Hard to believe it’s been fourteen years since Eyehategod’s last full length, Confederacy of Ruined Lives. That album was my first Eyehategod experience; I admittedly came late to the band (keep in mind I was twelve when In the Name of Suffering came out), but it was a true case of love at first listen. Sure, I was well-versed in metal by the time I picked up the album at my local Best Buy, but I had never heard anything quite like their ultra-corrosive Black Flag meets Black Sabbath in a dark alley blues, and I couldn’t wait for my next fix.
I worked my way through their back catalog over the next few years, becoming more and more obsessed; there was just something perfect about Eyehategod’s sound. It was nasty and abrasive, but it was also catchy and groovy and the way the band piled on riff after awesome riff was glorious; to this day I recognize their songs more by their riffs than by the titles or lyrics. Their name alone had the power to provoke a reaction; a very drunk, very stupid and apparently very religious redneck once threatened to kick my ass on grounds of blasphemy at a party for wearing my Eyehategod hoodie, which I pretty much wore everywhere.
As the years went on, I kept expecting the band to resurface with another full length, but instead we got two compilations and scattered splits and singles, plus a live DVD that I was quite grateful for, having still to this day never had the chance to see Eyehategod live. With all the members involved in various other projects such as Down, Outlaw Order and Arson Anthem, it seemed unlikely that they would ever reconvene for anything more than to tour or for another one-off release. Eventually, I reserved myself to the fact that Eyehategod would never release another album, and was always waiting to hear news of the band’s demise.
But rather than go gently into that not-so-good night, Eyehategod have come roaring back with their self-titled fifth album and it’s every bit as good as the legendary releases that preceded it. The album bludgeons you from the get-go with the caustic hardcore of “Agitation! Propaganda!” quite possibly the most ferocious opening track in the band’s entire canon; around the one-minute-and-thirty-second mark the song lurches into one of Eyehategod’s trademark feedback-laden, greasy grooves, setting the tone for the next forty minutes of music. Indeed, tracks such as “Trying to Crack the Hard Dollar” and “Worthless Rescue” are pure sludge perfection, and if it weren’t for Mike IX Williams’ venomous vocal vomit could almost be considered accessible. The band ratchets up the tempo again at the album’s halfway point for “Framed to the Wall,” but even that song’s speedy brutality eventually gives way to syrupy Sabbath-action. It’s front-to-back classic Eyehategod, plain and simple.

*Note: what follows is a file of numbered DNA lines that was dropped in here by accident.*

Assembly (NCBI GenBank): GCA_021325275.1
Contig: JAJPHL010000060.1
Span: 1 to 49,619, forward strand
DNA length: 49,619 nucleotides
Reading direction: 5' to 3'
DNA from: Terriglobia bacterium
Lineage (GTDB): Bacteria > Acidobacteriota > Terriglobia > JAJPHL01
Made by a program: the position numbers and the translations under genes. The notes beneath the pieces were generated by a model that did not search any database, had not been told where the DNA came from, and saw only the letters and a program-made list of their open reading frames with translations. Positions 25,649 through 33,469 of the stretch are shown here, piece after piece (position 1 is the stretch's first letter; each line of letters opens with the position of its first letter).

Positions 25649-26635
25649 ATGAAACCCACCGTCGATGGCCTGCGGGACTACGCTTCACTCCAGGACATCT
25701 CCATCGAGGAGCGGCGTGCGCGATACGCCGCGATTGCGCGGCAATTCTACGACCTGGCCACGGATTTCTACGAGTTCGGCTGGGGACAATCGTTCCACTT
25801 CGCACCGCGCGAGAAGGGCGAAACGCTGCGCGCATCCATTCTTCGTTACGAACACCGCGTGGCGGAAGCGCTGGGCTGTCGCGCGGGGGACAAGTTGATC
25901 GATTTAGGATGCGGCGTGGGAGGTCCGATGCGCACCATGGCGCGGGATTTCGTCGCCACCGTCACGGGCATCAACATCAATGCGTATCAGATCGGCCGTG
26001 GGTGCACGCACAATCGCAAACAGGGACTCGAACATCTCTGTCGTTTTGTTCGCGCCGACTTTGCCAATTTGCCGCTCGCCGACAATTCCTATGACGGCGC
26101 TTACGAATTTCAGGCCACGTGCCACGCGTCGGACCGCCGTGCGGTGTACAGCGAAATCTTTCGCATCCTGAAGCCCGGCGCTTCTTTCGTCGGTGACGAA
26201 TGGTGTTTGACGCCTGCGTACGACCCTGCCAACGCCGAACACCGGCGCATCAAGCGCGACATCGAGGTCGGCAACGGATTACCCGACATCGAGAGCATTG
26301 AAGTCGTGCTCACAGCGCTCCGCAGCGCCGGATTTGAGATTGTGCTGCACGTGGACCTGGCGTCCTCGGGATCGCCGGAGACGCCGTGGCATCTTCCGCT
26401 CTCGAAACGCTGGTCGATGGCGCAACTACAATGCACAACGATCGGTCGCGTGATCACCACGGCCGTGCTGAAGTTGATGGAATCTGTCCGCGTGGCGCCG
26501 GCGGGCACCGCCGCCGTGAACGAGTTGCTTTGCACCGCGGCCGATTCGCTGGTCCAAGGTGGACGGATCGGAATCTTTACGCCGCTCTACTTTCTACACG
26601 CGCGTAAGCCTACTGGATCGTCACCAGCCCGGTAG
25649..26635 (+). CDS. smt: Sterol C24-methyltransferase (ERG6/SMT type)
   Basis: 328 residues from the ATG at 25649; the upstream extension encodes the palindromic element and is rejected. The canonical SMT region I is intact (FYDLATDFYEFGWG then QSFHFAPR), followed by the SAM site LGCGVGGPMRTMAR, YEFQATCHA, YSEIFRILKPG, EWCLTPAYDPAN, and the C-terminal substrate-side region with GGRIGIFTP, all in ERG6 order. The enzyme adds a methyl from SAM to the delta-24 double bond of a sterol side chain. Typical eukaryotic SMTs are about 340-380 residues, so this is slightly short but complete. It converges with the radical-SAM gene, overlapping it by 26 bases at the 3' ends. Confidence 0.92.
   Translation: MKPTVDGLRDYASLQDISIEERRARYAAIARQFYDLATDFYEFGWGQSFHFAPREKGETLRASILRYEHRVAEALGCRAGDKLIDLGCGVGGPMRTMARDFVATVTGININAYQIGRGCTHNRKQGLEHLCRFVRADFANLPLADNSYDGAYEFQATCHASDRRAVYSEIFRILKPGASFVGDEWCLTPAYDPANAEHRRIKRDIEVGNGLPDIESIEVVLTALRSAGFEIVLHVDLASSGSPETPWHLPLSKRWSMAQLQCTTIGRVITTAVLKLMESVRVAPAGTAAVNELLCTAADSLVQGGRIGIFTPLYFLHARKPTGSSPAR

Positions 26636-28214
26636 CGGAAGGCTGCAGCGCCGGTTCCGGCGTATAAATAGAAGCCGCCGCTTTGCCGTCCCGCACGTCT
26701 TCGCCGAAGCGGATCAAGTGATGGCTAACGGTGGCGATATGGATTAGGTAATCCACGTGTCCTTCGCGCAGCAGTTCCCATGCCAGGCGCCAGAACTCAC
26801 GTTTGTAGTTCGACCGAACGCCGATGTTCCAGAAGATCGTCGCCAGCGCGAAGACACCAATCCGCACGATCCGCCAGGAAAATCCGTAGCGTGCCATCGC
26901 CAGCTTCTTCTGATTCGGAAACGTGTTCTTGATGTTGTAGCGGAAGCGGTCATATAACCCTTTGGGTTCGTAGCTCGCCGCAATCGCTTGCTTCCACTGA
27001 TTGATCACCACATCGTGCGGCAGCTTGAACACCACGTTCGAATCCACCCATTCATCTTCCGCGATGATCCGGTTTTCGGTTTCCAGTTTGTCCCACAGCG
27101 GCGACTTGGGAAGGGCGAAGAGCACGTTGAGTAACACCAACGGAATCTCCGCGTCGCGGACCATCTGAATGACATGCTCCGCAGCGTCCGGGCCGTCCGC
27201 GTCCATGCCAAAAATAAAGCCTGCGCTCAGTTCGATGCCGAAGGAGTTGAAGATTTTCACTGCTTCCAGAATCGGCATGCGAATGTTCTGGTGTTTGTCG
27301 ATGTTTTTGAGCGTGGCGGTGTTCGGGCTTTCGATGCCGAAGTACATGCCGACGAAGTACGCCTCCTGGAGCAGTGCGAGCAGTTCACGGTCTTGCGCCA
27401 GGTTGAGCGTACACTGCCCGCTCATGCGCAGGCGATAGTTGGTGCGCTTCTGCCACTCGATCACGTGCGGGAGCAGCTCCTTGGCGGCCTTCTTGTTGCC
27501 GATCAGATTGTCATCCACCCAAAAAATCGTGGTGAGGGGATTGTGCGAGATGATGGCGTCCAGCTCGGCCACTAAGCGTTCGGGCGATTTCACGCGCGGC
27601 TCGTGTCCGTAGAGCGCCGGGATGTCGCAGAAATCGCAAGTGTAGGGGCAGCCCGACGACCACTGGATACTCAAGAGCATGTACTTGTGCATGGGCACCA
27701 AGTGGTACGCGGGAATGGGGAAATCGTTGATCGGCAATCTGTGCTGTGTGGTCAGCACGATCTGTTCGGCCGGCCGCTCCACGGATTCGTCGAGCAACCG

The quintet are as filthy and fucked up as ever here, but what makes them so great, and what all the bands that have attempted to copy them over the years fail miserably at, is swagger. You see, Eyehategod takes Black Sabbath’s swing and adds the Southern swagger of the likes of Skynyrd and ZZ Top, then filters it through the lens of punk at it’s most nihilistic and drug-addled, along with a heaping helping of the blues at their darkest and most depressive. It’s a formula that sounds relatively simple in theory, but younger bands without the frame of reference see only the noisy, brutal aspects of the band and for whatever reason can’t grasp the subtleties and nuances of that make a song like “Parish Motel Sickness” or “The Age of Bootcamp” so fucking brilliant. It goes back to the whole metal bands with outside influences vs. metal bands that are only influenced by other metal bands thing I’ve been yapping about for years now and it makes all the difference.
From both a production and performance perspective, this might be Eyehategod’s best album. It doesn’t sound all that different from previous albums, but everything is bigger and bolder while still retaining the ragged, rubbed-raw edges that have become the band’s signature over the years. Williams’ vocals are as diseased-sounding as ever, but there is a clarity to his vocals that wasn’t always present on previous albums. Being that he’s one of the few singers left in metal who’s lyrics are actually worth a damn, it’s great to be able to understand every syllable without a printed lyric sheet. Guitarists Brian Patton and Jimmy Bower have long been one of my favorite six-string tandems, and they more than earn that status here, cranking out the slow-burning, lugubrious riffage like they never went away. Sadly, this album marks the final performance of drummer Joey LaCaze, who passed away in August of last year, made all the more tragic when one considers he and bassist Gary Mader put in a career-defining performance, displaying a swinging, almost jazzy synergy that at times rivals classic Butler and Ward.
At this point, Eyehategod are an institution; even after having not released an album for a decade-and-a-half they really didn’t have anything left to prove. They probably could’ve just gone through the motions, tossed off a record and still had fans and critics drooling all over it. Instead, they’ve released something that finds them sounding as vital, vicious and hungry as ever, putting copycats on notice and re-establishing themselves as the goddamn mighty lords of all things slow ‘n’ low. Hopefully it won’t be another fourteen years until the next one.